Conducting PHAs on Combustible Dust Processes

Process hazard analyses (PHAs) have been conducted on chemical processes for decades. Now PHAs are being conducted on combustible dust handling processes to meet several industry standards, such as NFPA 654 and 664. Although many of the same analysis techniques can be applied, conducting effective PHAs for combustible dust processes requires some differences in approach. Due to the prescriptive nature of most of the safeguards for combustible dust handling, a Checklist methodology is far more suitable for these processes than a traditional Hazard and Operability (HAZOP) methodology. Additionally, the hazards and concerns associated with handling combustible dusts may not be as well understood. Time may need to be allotted to discuss the potential hazards.

This presentation will present suggestions for leading combustible dust PHAs based on our experience with a variety of industries. It will also discuss the type of information that should be gathered before the PHA team is assembled.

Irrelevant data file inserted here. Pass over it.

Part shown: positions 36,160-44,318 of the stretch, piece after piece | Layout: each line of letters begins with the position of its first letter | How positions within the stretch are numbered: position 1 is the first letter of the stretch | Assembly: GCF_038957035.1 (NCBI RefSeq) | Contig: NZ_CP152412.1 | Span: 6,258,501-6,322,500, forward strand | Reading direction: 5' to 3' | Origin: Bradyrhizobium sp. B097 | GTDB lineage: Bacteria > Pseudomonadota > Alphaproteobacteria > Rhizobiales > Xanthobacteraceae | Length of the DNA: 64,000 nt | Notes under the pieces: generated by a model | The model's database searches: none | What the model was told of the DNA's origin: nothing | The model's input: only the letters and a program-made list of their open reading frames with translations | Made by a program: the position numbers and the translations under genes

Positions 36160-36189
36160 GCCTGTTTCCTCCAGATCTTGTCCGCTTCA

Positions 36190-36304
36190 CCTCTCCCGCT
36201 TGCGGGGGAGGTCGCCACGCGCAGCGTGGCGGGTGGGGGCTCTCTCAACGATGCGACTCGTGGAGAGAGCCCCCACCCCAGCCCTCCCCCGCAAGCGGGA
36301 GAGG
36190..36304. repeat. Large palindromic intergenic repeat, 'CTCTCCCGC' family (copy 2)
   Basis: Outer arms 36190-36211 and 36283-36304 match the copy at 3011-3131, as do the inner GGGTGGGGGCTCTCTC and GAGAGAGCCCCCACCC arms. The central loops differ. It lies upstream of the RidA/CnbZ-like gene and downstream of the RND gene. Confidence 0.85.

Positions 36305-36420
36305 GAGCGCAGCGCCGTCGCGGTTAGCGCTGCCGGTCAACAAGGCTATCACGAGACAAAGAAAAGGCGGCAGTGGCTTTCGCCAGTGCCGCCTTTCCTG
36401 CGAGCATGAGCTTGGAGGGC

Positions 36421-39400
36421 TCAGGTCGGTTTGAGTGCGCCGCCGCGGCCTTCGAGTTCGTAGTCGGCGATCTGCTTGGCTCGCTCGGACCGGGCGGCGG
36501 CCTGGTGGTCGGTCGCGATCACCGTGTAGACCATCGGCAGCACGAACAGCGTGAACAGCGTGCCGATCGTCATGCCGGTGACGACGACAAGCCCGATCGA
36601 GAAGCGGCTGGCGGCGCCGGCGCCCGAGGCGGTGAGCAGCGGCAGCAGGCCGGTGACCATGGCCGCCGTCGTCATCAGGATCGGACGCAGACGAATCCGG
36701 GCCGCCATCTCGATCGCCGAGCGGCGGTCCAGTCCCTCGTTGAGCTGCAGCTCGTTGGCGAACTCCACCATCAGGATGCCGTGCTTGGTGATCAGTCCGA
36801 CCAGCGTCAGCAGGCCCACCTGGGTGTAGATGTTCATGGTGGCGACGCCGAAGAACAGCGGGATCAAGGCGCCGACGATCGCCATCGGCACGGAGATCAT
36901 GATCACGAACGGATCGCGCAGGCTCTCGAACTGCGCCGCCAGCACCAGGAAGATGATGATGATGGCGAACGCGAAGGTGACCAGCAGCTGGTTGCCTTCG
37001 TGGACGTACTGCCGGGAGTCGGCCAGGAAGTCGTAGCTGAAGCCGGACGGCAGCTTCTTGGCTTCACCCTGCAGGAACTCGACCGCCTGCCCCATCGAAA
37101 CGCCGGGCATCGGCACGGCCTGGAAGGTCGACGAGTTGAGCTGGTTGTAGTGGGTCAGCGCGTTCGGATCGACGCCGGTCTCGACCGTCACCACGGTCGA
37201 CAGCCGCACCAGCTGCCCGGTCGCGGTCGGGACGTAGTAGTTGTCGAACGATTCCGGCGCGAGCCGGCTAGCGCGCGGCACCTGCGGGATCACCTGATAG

PHAs have been required for processes covered by OSHA’s Process Safety Management (PSM) and EPA’s Risk Management Plan (RMP) regulations for many years. These regulations don’t cover combustible dusts and OSHA doesn’t currently have a standard for combustible dust handling. Instead, combustible dust safety is currently addressed by a variety of standards and publications. Some of the key references for combustible dust safety are included in the list below:

  • NFPA 61, Standard for the Prevention of Fires and Dust Explosions in Agricultural and Food Processing Facilities
  • NFPA 484, Standard for Combustible Metals
  • NFPA 664, Standard for the Prevention of Fires and Explosions in Wood Processing and Woodworking Facilities
  • NFPA 654, Standard for the Prevention of Fire and Dust Explosions from the Manufacturing, Processing, and Handling of Combustible Particulate Solids
  • OSHA Combustible Dust National Emphasis Program (Reissued)
  • OSHA Safety and Health Information Bulletin, Combustible Dust in Industry: Preventing and Mitigating the Effects of Fire and Explosions
  • CCPS’s Guidelines for Safe Handling of Powders and Bulk Solids
  • Various FM Global Data Sheets

The main reference standards that OSHA defers to when conducting inspections are the NFPA standards listed above.

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